“When I pass on a story to our editor, Carolyn Kuebler, I generally find myself saying one of two things: “This is a story that aims to do a small thing perfectly and succeeds” or “This story is tremendously ambitious and while I am not a hundred percent sure it succeeds, this is a writer we should encourage (and perhaps work with to edit the story for publication).” The former are often stories in the realm of realism, with quiet domestic settings and outwardly uneventful but emotionally powerful accomplishments. The latter often seek to construct an entirely new and odd world as a way of more closely examining and understanding this one.” —Jennifer Bates, New England Review
“A strong, sharp intensity of feeling on the part of the reader. The sense of truth conveyed—that is, a connection to a felt reality. And perhaps (since all stories involve at least one character) the sense that one mind other than one’s own has been perceived or penetrated or described.” —Wendy Lesser, The Threepenny Review
“We look for a sense of time and place and authenticity in character and dialog.” —David LaBounty, First Line
“Dream and sprawl your way through your first draft, but in later drafts, be merciless. What does the reader really need to know at every point in the story? You should be able to look at each sentence and articulate how that line moves the story forward in an essential way. A great short story can evoke the immersion of a novel and the compression of a poem, all at once.” —Caitlin Horrocks, The Kenyon Review
What makes a short story feel complete?
“This will sound cliched, but a beginning, a middle and an end are really helpful! The hardest submissions for me are the ones that hit all the marks from sentence to sentence and then page to page—where the writing is fluid and assured, where the characters have me engaged and something has been set in motion—and just when I feel that all the stakes have been established, and things are really about to unfold, the story stops. So yes, a story arc is needed. There should be a sense that the place where we are beginning is significant and germane to what is about to happen, and a sense of arrival and narrative resolution by the close—even if that narrative resolution serves to heighten a lack of emotional resolution for the characters.” —Jennifer Bates, New England Review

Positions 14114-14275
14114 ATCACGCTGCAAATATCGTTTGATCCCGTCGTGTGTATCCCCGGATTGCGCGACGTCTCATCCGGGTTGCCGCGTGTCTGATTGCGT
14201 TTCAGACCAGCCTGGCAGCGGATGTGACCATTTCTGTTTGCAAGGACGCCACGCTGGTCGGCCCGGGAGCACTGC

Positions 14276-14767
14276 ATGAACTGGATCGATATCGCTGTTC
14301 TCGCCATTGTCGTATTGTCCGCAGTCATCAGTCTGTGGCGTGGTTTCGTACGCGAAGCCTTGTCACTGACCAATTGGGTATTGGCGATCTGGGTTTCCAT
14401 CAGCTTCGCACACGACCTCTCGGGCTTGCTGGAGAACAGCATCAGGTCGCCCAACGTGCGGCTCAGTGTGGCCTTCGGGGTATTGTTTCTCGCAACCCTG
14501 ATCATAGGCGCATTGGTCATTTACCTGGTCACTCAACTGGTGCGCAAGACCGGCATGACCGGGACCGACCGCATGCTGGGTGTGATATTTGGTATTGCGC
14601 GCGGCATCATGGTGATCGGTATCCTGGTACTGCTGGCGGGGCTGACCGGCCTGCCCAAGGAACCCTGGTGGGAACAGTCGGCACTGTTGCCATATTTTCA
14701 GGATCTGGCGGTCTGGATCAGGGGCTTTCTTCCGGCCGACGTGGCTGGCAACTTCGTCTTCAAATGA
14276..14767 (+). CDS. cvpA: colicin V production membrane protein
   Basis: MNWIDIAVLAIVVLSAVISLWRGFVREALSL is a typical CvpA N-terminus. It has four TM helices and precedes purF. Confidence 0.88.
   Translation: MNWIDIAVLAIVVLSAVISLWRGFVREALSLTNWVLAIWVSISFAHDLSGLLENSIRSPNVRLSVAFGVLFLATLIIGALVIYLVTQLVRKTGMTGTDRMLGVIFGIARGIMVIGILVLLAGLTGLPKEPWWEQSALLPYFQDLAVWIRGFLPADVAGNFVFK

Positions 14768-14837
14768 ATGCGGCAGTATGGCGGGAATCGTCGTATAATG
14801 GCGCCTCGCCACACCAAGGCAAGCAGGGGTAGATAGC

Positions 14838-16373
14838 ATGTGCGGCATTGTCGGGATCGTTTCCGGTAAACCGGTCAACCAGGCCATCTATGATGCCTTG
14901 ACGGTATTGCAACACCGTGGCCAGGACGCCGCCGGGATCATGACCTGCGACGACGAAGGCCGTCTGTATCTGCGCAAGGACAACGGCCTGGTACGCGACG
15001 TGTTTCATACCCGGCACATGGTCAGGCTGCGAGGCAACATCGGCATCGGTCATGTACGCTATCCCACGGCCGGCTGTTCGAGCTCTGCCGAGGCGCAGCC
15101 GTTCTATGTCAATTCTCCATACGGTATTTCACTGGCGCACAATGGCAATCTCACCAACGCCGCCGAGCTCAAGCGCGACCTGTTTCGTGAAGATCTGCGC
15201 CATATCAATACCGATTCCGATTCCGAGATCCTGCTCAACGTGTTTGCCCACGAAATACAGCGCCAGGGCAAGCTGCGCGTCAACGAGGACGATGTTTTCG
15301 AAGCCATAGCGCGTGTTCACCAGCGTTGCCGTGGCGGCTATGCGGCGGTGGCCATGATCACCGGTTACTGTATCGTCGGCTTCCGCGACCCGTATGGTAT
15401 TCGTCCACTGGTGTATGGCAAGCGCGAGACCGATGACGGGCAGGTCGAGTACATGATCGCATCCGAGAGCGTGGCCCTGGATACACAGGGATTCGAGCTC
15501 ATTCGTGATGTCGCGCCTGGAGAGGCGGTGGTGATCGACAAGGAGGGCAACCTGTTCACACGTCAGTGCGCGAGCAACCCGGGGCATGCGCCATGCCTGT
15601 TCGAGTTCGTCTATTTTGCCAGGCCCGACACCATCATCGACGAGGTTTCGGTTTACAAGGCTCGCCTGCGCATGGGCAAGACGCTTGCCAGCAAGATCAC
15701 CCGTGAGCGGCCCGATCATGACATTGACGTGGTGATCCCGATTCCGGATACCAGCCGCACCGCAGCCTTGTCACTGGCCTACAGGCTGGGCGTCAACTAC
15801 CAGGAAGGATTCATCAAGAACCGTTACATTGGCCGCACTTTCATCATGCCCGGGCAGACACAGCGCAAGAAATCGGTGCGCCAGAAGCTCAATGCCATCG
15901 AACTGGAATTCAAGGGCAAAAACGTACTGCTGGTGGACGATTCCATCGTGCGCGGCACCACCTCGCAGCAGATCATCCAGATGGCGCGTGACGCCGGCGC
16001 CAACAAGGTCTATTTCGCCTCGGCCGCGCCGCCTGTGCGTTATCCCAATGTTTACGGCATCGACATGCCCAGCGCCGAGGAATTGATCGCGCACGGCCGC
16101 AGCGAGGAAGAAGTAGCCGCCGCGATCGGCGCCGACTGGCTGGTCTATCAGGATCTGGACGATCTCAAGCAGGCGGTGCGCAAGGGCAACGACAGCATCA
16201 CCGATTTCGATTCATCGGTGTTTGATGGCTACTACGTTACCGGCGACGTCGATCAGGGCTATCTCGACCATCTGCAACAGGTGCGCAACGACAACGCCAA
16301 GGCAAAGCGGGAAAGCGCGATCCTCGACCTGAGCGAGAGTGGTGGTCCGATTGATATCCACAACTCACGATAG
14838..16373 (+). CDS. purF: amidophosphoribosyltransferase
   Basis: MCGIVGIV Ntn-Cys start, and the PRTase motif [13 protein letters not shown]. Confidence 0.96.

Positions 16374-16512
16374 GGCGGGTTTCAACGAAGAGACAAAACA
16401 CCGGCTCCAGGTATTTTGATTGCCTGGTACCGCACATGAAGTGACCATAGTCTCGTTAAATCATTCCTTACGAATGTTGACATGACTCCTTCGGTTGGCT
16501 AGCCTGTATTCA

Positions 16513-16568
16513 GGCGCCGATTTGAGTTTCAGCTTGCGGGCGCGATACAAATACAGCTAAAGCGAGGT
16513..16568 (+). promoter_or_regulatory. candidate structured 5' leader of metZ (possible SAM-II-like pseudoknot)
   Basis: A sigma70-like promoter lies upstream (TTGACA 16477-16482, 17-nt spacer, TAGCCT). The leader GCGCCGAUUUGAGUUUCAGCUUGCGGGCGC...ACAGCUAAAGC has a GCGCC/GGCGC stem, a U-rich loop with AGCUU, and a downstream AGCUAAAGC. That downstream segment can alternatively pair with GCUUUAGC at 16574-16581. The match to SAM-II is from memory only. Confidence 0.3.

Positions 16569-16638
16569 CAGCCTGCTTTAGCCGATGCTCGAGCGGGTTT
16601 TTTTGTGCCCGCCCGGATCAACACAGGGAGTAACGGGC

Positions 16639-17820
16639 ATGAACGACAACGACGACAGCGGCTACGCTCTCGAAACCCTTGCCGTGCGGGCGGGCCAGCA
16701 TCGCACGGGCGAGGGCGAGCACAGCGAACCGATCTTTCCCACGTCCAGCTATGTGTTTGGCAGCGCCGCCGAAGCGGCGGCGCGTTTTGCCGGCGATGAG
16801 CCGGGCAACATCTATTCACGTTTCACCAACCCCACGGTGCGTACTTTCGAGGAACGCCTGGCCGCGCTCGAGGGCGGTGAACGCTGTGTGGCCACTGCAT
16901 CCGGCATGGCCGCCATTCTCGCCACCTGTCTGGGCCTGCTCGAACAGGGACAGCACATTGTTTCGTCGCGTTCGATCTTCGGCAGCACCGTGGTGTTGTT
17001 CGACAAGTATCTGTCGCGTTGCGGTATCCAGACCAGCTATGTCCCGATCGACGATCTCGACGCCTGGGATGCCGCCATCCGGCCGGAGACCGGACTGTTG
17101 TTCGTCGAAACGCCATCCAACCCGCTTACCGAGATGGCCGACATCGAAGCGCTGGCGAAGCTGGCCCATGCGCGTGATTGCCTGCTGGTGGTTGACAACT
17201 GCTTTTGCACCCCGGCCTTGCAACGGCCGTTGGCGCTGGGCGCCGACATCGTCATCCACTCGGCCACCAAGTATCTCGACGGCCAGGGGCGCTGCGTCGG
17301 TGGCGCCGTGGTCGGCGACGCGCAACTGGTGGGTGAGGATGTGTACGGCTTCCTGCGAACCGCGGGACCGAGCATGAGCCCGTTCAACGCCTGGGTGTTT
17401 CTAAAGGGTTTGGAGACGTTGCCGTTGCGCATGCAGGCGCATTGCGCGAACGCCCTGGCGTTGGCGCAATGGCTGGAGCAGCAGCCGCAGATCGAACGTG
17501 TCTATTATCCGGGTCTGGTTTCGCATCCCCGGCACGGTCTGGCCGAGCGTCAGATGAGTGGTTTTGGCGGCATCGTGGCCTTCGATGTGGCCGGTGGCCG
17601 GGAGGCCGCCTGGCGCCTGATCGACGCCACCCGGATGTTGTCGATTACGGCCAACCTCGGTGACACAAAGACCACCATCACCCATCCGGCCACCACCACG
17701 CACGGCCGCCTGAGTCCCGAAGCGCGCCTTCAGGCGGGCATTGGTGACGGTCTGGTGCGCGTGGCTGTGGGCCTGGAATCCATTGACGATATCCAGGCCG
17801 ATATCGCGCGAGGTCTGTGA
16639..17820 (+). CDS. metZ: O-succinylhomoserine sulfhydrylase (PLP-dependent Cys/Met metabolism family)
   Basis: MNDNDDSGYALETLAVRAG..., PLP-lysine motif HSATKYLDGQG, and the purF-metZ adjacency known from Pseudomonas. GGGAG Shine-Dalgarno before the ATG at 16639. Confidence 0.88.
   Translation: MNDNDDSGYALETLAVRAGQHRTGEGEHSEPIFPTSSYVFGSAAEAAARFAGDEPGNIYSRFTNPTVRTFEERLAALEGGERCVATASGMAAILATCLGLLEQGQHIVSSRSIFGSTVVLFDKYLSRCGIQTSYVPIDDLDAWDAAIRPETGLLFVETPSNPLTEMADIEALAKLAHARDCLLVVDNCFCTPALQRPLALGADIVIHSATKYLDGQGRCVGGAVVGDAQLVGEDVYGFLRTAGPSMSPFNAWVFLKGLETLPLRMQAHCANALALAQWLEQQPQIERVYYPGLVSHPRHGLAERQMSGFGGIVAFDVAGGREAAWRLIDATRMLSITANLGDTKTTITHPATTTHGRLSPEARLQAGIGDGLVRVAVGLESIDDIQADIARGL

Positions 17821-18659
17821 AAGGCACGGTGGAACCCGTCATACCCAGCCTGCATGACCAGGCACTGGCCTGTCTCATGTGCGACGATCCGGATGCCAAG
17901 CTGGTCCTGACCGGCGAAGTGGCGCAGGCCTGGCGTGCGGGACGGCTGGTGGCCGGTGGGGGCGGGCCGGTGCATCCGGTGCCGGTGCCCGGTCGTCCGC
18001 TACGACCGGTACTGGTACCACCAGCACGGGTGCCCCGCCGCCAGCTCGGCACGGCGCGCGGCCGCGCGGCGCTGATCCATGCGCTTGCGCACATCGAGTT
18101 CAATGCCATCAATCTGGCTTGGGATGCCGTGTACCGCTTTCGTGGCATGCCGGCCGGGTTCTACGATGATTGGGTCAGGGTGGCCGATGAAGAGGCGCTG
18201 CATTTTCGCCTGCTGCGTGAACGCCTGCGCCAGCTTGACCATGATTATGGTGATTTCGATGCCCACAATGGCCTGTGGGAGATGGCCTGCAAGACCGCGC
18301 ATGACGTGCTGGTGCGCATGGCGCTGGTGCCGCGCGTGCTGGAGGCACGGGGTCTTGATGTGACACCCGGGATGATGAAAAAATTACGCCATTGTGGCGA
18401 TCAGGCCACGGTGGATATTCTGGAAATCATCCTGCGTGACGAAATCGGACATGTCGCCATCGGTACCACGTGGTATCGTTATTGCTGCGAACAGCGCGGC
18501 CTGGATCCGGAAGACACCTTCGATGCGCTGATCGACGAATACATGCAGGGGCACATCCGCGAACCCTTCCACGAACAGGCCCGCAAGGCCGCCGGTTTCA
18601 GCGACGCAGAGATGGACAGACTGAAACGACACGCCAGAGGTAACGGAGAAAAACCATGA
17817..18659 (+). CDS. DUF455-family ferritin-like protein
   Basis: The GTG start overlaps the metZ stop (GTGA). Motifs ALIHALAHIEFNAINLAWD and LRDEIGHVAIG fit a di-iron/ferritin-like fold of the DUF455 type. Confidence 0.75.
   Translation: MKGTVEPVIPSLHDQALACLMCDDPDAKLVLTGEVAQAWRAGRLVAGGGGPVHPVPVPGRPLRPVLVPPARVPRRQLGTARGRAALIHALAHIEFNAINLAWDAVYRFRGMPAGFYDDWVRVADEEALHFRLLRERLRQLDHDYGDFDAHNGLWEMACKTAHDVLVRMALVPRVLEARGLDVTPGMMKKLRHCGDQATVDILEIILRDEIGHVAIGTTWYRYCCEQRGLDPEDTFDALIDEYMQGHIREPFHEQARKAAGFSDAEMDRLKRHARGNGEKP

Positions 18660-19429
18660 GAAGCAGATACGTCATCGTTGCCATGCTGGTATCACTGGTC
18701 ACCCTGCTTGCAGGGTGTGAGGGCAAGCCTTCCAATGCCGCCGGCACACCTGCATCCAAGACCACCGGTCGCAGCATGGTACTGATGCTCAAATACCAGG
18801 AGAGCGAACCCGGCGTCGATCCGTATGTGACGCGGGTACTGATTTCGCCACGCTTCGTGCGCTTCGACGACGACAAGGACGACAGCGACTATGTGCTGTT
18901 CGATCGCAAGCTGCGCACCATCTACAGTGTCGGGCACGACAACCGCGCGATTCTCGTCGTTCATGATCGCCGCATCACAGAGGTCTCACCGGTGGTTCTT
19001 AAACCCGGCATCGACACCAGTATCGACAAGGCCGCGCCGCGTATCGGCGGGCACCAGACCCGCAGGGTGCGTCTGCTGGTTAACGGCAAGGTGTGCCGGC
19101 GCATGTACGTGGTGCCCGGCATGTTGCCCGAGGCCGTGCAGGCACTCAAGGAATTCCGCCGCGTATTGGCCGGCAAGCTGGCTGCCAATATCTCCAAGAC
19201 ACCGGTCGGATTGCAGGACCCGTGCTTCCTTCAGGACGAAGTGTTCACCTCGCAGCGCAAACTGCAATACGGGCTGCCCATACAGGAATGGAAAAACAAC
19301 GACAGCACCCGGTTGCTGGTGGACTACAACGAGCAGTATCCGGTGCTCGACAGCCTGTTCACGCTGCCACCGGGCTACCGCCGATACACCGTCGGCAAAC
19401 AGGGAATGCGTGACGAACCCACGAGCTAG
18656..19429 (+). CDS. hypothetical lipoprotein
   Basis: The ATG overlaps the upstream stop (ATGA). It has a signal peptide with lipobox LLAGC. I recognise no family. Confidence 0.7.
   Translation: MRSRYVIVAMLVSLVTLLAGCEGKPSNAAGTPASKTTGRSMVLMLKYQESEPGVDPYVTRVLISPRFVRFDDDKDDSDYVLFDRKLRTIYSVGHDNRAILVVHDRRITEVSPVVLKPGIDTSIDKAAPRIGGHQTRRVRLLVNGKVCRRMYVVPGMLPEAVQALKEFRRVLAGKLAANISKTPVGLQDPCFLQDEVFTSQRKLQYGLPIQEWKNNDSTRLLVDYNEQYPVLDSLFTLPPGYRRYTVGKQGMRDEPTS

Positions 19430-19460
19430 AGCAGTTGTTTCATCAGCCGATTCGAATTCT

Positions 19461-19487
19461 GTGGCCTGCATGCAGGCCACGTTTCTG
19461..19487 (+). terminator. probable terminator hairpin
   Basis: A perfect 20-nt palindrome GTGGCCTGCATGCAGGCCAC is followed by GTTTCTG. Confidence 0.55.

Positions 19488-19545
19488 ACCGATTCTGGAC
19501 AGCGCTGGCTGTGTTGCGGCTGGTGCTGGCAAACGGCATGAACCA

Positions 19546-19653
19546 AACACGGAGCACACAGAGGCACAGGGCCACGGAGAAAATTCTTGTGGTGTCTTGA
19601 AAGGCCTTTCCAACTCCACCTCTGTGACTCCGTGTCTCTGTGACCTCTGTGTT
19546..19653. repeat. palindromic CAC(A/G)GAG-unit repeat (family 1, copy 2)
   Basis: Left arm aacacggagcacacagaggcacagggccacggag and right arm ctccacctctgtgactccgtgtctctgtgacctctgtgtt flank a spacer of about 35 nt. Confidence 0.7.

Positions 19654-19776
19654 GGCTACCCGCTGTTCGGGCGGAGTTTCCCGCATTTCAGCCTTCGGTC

“When I know that I want to read another story by that author. Such is the case with contemporary authors like Edith Pearlman, Aimee Bender or David Means or recently deceased authors like James Purdy—all published in The Antioch Review. And, of course we have the greats; Melville, Kipling, Steveson, O’Connor, Munro.” —Robert Fogarty, The Antioch Review
“This is a really tough question because there are so many different types of stories. For instance, when a story largely revolves around a situation, I want, to some degree, a resolution to that situation—I think it’s hard to not provide that in certain stories and have it feel complete. That said, for stories that are perhaps more character driven, it’s often enough for the writer to show that the events of the story have somehow affected the protagonist, that they’re going to be a little different after enduring whatever it is they endured. I mean we don’t read to learn about static characters, right? We get enough of them in real life.” —Joe Killiany, Barrelhouse
“The appropriate ending. It sounds simple enough, but many new writers have a difficult time knowing how, or when, to end their stories. The type of ending should match the tone and style of the story, be it subtle or open-ended or even with a twist.” —David LaBounty, First Line
To read the full expert discussion from our roundup, don’t miss the full-length feature in the March/April 2017 Writer’s Digest.
Baihley Grandison is the assistant editor of Writer’s Digest and a freelance writer. Follow her on Twitter @baihleyg, where she mostly tweets about writing (Team Oxford Comma!), food (HUMMUS FOR PRESIDENT, PEOPLE), and Random Conversations With Her Mother.